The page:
Apple has officially banned Parler from its App Store. The app is described on Wikipedia as an “alt-tech microblogging and social networking service” popular among “Donald Trump supporters, conservatives, conspiracy theorists, and right-wing extremists”.
Apple’s ban, coupled with similarly restrictive moves by Google and Amazon, caused Parler to go offline on January 10. It is unclear if the social media network will ever see the light of day once again.
Today, I review the key reason that drove the Cupertino company to pull the trigger on the ban, and whether the recent developments might matter to Apple investors.
In a letter sent to Parler’s management team, Apple explained that a violation of content guidelines led to the removal of the service from the App Store. These stemmed from the events of January 6, when the US Capitol was occupied by protestors.
In the Cupertino company’s own words:
“Apple requires apps with user generated content to effectively moderate to ensure objectionable, potentially harmful content is filtered out. Content that threatens the wellbeing of others or is intended to incite violence or other lawless acts has never been acceptable on the App Store. [Parler] appears to continue to be used to plan and facilitate yet further illegal and dangerous activities […] in violation of Guideline 1.1 – Safety – Objectionable Content.”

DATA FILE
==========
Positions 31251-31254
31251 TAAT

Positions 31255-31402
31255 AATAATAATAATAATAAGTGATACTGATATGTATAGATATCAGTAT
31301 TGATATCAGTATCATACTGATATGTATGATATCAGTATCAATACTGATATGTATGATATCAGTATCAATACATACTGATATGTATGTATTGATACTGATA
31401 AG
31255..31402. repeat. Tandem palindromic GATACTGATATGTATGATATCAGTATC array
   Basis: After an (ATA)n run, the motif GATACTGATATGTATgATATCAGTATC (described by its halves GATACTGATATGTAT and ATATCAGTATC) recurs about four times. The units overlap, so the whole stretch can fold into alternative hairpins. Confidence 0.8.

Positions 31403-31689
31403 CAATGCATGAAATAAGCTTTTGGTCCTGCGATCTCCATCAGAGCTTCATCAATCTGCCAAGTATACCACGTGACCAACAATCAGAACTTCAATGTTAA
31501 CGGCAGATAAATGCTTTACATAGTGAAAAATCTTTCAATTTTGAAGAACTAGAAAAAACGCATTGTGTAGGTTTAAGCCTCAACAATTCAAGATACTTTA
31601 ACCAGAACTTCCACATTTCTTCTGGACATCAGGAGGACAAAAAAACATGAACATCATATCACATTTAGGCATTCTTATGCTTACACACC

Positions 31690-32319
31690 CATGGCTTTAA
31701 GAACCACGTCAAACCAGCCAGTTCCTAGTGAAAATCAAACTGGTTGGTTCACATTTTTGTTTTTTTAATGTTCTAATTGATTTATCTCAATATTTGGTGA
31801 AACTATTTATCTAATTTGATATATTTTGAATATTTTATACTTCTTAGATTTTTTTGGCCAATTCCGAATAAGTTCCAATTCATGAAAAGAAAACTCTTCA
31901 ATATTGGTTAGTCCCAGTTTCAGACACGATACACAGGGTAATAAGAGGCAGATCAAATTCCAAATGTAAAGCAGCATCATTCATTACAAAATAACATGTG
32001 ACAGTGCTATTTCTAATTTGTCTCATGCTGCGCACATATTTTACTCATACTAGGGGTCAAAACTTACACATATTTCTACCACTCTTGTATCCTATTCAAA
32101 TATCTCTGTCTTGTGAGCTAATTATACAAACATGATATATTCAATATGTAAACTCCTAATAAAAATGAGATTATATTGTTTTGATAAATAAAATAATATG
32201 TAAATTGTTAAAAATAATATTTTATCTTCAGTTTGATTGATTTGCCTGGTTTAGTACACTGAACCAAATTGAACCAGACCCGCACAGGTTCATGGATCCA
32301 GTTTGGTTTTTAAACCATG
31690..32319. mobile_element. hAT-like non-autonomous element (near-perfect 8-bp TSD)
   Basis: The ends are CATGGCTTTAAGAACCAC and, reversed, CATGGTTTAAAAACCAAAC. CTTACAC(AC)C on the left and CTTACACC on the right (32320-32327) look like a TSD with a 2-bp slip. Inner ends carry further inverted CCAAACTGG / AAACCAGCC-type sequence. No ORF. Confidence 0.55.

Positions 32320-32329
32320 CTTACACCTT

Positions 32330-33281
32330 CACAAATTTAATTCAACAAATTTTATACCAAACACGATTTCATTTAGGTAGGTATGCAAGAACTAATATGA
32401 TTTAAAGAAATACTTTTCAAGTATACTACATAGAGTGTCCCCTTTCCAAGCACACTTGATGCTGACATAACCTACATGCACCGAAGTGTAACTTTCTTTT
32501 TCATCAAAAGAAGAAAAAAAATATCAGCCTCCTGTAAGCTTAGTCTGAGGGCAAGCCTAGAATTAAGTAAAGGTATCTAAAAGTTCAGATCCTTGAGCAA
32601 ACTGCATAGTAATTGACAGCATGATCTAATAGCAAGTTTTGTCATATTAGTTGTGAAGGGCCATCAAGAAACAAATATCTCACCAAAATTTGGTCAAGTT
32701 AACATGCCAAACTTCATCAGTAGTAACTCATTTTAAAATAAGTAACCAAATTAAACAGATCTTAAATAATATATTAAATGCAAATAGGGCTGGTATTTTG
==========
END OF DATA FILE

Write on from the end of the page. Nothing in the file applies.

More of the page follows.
Parler, which was founded in 2018 and supported financially by billionaire heiress Rebekah Mercer and conservative political commentator Dan Bongino, experienced a surge in usage after the US Presidential election, in November 2020.
Parler ranked #1 among free apps on the App Store, immediately before it was taken offline. The 281% overnight increase in downloads on January 8 shows how popular the social media service had become.
Should investors care?
Despite Parler’s increased popularity, the app’s removal from the App Store will likely have no impact on Apple’s financial performance or its stock price.
First, Parler was still a nascent, largely immaterial player in the social media space. Its 4 million daily active users pale in comparison to Facebook’s 1.8 billion, Twitter’s 187 million and even Snapchat’s 90 million reported in the third quarter of 2020.
Second, it is highly unlikely that Apple had been monetizing at all on Parler. Per the App Store guidelines, Apple earns its commissions primarily from paid apps and in-app purchases. It does not collect fees on advertising, which tends to be the preferred business model used by social media companies.
Therefore, and despite Apple’s stock price having declined further than the S&P 500 since Parler’s shutdown (likely a coincidence), I believe the recent ban to be largely immaterial to Apple shareholders.
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